The enduring appeal of Middlemarch, 200 years after George Eliot’s birth

When American poet Emily Dickinson was asked what she thought of George Eliot’s novel Middlemarch, he answered: “What do I think of honor?” Virginia Woolf described it as “one of the few English books written for adults.” And England’s AS Byatt says that can be argued Middlemarch it is the greatest British novel – ever.

First published in 1872, Middlemarch George Eliot – born Mary Ann Evans – established herself as one of the most famous writers of the Victorian era.

To mark the second anniversary of Eliot’s birth, Author & Company revisits a 2014 conversation with three Middlemarch interesting facts about the constant appeal and conclusion of the book.

Rebecca Mead is a staff writer at The New Yorker and author of My life in Middlemarcha combination of history, fiction and memoir that ponders the book’s constant questions.

Nancy Henry an editor of the 2019 edition of The Cambridge companion to George Eliot and the author of The Life of George Eliot: A Critical History.

Francine Prose a novelist, essayist, short story writer. He wrote about it Middlemarch in his books, What to read and why a Read Like a Writer.

Objection to being bound

Nancy Henry: “Eliot was a very smart boy. He had a kind of school where he ate and he taught himself. He taught himself languages.

“Here is a young woman of great imagination in this provincial environment. Middlemarch that is, trying to figure out how to escape that environment, which is exactly what he did. “

Every time I come back, my emotional response grows and my perception of the images changes and my understanding of myself changes as well.– Rebecca Mead

Rebecca Mead: “I already read it Middlemarch when I was 17 a I know full well what Dorothea Brooke is like. A man who longs for a serious life, because I am a young man who loves a serious life. I understand very well the experience of living in a provincial town, because I am in a provincial English town.

“It really spoke to me that year. I’ve gone to read it about every five years since then. Every time I come back, my response grows. in the mind and the way I see the characters and the way I see myself in it has changed. the relationship with it will also change.”

Rebecca Mead, Francine Prose and Nancy Henry join Eleanor Wachtel to discuss George Eliot’s classic Middlemarch. (Doubleday Canada, HarperCollins, Wiley-Blackwell)

Accepting the problem

Francine Prose: “You can’t change your life the way you think and hope your life will turn out. Middlemarch about that. You have no idea how to get that kind of feeling about the future.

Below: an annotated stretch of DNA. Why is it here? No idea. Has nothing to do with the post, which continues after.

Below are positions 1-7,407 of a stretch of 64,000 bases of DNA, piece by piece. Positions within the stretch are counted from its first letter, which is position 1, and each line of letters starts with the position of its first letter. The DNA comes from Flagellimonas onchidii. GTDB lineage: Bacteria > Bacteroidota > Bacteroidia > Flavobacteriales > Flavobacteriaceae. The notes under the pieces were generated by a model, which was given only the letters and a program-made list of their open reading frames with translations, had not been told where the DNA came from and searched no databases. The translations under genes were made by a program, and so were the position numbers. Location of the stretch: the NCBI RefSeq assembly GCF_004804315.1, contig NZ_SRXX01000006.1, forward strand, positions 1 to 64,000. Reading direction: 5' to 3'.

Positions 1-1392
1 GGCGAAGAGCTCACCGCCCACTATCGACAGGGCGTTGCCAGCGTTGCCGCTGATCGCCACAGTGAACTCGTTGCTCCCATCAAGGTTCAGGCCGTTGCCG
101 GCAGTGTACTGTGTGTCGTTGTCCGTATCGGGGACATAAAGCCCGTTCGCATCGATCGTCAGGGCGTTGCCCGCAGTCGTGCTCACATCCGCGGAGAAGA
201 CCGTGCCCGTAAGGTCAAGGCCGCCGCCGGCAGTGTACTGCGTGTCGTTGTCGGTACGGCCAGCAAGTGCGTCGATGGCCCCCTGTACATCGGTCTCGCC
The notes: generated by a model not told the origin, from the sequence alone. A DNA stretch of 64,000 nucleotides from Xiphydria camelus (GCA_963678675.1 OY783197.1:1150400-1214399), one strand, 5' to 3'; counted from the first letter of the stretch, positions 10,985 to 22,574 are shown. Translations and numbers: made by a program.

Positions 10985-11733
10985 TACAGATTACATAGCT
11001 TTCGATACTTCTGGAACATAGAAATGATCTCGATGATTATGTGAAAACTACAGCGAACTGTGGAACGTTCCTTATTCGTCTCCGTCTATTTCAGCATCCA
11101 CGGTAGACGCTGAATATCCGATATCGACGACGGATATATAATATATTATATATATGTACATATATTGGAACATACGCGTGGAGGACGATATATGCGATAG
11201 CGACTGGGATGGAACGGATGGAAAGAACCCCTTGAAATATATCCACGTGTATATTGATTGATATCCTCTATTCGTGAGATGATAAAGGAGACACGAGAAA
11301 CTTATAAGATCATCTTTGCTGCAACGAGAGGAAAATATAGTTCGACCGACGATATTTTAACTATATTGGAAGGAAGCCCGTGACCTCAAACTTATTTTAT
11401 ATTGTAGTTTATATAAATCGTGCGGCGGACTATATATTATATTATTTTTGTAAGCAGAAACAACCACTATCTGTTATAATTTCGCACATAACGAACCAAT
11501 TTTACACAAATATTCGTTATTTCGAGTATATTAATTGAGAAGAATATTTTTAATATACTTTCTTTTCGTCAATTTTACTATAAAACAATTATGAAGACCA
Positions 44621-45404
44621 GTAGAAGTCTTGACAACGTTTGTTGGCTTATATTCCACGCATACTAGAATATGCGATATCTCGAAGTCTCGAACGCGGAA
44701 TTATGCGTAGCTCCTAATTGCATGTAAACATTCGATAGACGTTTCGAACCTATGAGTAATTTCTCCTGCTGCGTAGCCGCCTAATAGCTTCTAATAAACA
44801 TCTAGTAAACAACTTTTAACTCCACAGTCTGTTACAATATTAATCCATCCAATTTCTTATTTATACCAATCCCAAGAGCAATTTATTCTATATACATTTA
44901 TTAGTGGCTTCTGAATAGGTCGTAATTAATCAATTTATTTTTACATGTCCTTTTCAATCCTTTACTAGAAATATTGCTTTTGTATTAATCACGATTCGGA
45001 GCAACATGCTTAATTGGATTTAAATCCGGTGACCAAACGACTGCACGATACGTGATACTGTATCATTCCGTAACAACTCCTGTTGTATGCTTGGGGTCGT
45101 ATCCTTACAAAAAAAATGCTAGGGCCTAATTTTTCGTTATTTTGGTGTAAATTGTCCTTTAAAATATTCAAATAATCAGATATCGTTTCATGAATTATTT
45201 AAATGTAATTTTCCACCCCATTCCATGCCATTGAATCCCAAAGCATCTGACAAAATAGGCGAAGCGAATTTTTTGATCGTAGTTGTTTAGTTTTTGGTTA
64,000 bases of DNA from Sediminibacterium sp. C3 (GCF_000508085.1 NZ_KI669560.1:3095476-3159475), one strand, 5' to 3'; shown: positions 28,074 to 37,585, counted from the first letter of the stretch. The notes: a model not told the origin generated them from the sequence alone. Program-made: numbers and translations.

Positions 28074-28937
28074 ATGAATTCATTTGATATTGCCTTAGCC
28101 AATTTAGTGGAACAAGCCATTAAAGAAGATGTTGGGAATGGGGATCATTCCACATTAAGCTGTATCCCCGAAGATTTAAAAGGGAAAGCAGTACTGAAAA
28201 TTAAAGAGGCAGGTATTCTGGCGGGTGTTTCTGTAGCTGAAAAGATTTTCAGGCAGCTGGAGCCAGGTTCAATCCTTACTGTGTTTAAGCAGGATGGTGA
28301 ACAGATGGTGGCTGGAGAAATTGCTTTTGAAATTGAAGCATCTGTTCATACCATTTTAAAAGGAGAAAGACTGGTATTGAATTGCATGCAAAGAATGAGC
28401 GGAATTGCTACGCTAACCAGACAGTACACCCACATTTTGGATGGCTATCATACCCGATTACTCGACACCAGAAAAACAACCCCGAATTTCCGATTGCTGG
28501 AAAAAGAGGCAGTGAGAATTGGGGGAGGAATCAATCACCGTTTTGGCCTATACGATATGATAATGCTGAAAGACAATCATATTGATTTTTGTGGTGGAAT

“I think it’s important to be humble. When you’re young, you have your ideas and you think you can achieve those ideas. And you may find it hard and difficult.” of realizing those ideas.”

Mead: “It’s a book that suggests that disappointment is the result of most of our actions. It has this melancholy abandonment and sense of life not fully realized – desires not fully fulfilled.

“It’s a very mature book in that sense of accepting the inevitability of failure and what it means to live with what happens. It gives a tough ending.

Henry: “Story is mainly about knowledge. All kinds of knowledge, psychology or first flesh, but also knowledge of each other – and the knowledge that the storyteller of each kind has .

“For example, what happened at Dorothea’s wedding was that she got the knowledge of her husband that she really wanted that she didn’t have. It’s a kind of revelation.”

A portrait of George Eliot at 30 by the Swiss artist Alexandre-Louis-François d’Albert-Durade. (Alexandre-Louis-François d’Albert-Durade/Wikimedia Commons)

Understanding

Language: “I hate the word timeless but I tried to use it. Middlemarch and you see yourself in it, and it gives you a wonderful feeling and sense of humanity. There are some things about human life that don’t change much regardless of time and place. “

Mead: “When I think of Dorothea when I was young, I’m probably disappointed that she didn’t do more. The ambition and ambition of youth. I’m happy with the way she lived. epic journey that we all – many of us – will participate in at some point in our lives, or our entire lives.”

Henry: “I was very familiar with the character of Tertius Lydgate when I started my career and moved to a provincial town as an assistant professor. I didn’t know anyone. I read Middlemarch and I just thought, ‘I need to be aware of local politics.’ It was a tragic story that I read in several ways. Lydgate was someone who did not achieve what he set out to achieve, and what he achieved, and he knew it.

It gives you a strange and beautiful feeling that there is such a thing as human nature. There are some things about human life that don’t change much regardless of time and place.– Francine Prose

“That’s the most terrifying thing about logic – this man had flaws in his mental skin that allowed him to make the choices he made and the deals he made. Of that in the beginning, which I think is a wonderful thing to do in a novel.”

Panellists’ comments have been edited for length and clarity.

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